Torticollis can affect almost any child. It is caused by a tight muscle called the sternocleidomastoid. Often this can happen as a result of positioning in the womb or as a result of a child spending too much time in one position and developing plagiocephaly. There are other reasons but these are two common ones.
It is highly recommended that you see a doctor and/or a physical therapist to make sure there are no other underlying causes for the torticollis but often the way to help with its improvement involves stretching, strengthening and functional retraining (not as scary as it sounds).
For stretching you want to be really gentle. Whatever direction your child holds their head, you would want to gently stretch in the opposite direction. For example, if your child prefers to look to the left and tilt their head to the right you would gently try to bring their left ear towards their left shoulder while keeping their eyes looking straight up (i.e. their head is not turned to the left or right). You would also try to turn their head to right while keeping their body straight (don’t let their shoulders follow them). I’m sure you can imagine that kids may not enjoy this (although it is a little easier when they are tiny) so you may want to have something they enjoy looking at in the direction you are stretching them. You want to distract them from what you are doing.
I have also worked on strengthening by using a therapy ball. I love to use a therapy ball for tummy time (which is important to work on with you child). By using the ball you can move it so that your child has to use different muscles in their neck. Their head will automatically want to right itself in the middle (prolonged torticollis can affect this ability which is why you want them to get lots of exposure to different positions). So for the same example we were talking about above you would want to move the ball (while stabilizing your child on it) so that they have to lift their head to the left. You can also have something really engaging to the right so they will turn their head to look at it while they are on their belly. Don’t put it too far off to the right but just slightly so that they have success. In the beginning only have them practice moving their head in these directions. As they get stronger you can have them hold it for longer periods of time.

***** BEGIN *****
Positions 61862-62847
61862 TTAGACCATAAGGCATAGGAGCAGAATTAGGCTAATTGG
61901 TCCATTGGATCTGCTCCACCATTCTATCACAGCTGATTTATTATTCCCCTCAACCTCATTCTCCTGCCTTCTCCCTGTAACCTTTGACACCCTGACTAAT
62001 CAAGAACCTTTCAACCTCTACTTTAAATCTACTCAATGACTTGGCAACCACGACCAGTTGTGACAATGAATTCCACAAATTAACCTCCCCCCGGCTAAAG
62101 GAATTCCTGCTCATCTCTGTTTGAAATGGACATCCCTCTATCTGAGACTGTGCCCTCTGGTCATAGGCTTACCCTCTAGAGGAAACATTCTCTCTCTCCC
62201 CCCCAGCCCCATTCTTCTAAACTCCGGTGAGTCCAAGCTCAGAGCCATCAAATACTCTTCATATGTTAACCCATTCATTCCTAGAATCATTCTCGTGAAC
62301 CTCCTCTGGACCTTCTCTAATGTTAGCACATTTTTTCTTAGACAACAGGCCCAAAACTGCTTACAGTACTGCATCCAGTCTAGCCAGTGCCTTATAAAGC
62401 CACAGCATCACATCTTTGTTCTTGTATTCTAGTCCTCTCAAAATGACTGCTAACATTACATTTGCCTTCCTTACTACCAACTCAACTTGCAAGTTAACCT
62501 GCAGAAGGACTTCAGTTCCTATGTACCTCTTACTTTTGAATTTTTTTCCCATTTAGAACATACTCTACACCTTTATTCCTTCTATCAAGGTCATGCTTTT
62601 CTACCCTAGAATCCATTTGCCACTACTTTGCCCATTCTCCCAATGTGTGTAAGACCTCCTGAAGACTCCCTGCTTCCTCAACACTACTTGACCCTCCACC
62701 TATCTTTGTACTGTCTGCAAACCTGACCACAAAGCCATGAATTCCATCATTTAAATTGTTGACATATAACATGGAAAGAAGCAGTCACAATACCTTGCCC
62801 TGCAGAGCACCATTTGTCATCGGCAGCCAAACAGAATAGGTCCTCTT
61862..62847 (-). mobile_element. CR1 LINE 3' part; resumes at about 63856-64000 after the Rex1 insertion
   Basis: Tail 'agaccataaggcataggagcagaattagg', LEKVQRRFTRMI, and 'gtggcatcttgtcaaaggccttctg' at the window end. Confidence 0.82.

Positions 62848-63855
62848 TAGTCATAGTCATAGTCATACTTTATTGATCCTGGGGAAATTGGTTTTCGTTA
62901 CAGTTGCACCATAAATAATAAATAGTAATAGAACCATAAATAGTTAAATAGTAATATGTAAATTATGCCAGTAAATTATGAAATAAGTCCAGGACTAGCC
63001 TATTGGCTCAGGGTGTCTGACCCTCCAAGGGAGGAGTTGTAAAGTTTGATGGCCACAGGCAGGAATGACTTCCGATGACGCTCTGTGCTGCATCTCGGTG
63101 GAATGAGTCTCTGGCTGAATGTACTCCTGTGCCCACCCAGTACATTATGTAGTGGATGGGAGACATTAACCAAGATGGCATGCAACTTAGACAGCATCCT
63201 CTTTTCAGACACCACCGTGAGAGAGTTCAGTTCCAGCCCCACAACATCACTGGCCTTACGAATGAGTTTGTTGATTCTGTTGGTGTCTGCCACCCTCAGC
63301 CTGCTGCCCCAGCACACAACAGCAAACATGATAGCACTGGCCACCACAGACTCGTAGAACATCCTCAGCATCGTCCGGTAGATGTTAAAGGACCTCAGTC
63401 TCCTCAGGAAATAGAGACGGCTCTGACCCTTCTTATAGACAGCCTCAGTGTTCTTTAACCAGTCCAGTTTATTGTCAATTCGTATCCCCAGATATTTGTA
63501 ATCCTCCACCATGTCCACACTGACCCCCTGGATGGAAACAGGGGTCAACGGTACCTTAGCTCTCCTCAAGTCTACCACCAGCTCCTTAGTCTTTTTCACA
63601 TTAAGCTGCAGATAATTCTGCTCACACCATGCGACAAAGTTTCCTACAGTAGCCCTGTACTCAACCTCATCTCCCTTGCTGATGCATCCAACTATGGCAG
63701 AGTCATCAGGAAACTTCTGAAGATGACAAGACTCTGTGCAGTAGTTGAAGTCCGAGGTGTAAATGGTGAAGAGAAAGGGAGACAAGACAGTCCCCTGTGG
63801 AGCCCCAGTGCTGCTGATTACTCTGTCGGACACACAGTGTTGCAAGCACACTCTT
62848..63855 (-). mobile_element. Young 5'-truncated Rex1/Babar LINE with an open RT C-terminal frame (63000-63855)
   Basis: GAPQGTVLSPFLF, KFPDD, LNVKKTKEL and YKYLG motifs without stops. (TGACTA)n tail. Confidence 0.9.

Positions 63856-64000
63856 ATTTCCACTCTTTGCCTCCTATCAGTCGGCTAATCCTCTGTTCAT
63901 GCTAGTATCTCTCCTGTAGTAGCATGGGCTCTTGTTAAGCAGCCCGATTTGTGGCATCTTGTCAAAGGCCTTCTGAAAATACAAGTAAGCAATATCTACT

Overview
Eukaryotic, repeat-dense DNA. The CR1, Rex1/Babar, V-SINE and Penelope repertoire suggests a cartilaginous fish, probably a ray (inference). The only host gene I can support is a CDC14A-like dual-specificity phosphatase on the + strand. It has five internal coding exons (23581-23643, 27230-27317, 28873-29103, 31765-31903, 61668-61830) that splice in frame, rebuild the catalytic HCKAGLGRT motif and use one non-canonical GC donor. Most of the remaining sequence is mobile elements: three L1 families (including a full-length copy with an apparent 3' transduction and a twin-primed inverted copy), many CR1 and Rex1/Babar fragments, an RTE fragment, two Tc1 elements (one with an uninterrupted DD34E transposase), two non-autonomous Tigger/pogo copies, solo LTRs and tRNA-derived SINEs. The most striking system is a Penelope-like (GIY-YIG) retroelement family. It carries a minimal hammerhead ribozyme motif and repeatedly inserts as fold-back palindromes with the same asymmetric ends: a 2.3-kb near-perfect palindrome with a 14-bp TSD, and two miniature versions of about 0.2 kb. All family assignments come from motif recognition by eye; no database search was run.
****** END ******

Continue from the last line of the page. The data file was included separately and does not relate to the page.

Functional retraining (my definition for this post) is to encourage your child to actively engage in looking and moving in the direction opposite of their torticollis. So, if you normally sit on one side of them or hold them on one specific side then hold them on your other side. If you have them sleep with their head at one end of their crib, switch it so they are lying at the other end. By changing their positioning they will have to use different muscles to look at things and not get ‘stuck’ in the same pattern.